Peter Chaires, executive vice president of Florida Citrus Packers Inc., Lakeland, Fla., said so many people from different state industry organizations spent time fighting for the bill.
“Not everything was pinned on it, but its passage would have been a substantial boost to the program,” Chaires said.
“I can’t say it only slowed us down from finding an answer by two to three years. All we know is the more powder we have in our keg, the better we’ll be especially when we see the disease making inroads in many cases despite our best efforts to combat it.”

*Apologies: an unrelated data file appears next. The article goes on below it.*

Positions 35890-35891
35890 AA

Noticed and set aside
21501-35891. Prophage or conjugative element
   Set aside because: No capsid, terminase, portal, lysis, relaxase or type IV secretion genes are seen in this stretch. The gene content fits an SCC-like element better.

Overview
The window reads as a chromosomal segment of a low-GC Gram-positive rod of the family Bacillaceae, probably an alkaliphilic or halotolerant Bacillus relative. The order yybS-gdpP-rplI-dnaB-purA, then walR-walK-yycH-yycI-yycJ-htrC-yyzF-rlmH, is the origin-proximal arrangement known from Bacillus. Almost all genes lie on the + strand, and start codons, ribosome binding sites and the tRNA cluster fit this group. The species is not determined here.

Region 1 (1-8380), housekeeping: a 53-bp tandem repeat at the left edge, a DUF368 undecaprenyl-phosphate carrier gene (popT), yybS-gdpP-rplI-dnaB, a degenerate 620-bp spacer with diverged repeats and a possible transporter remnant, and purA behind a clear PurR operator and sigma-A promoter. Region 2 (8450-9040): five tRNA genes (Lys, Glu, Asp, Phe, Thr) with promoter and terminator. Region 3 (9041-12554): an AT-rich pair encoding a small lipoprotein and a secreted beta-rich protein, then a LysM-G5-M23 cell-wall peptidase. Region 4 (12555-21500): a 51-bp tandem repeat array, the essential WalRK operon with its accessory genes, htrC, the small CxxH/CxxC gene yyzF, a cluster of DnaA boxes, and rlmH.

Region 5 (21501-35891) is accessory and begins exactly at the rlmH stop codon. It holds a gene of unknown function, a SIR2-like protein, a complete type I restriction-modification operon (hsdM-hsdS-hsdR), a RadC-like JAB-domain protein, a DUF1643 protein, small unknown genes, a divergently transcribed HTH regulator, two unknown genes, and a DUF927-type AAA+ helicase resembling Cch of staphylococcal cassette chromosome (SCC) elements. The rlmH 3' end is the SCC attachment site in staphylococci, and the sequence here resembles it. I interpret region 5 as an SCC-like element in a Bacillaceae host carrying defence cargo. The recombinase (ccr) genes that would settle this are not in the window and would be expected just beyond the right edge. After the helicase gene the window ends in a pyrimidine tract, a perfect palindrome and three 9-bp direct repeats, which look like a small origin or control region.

He said the cumulative stress from greening, which first affected sweet oranges and then grapefruit, has now moved to some of the specialty fruit, including tangerines, whose burdened trees are producing smaller fruit.
Florida is down to dedicated growers who possess a strong desire to remain in the business and are experimenting with many remedies.
Florida growers and industry leaders continue feverishly working to keep the disease’s advance in check and are investing heavily in solutions to stop it in its tracks.
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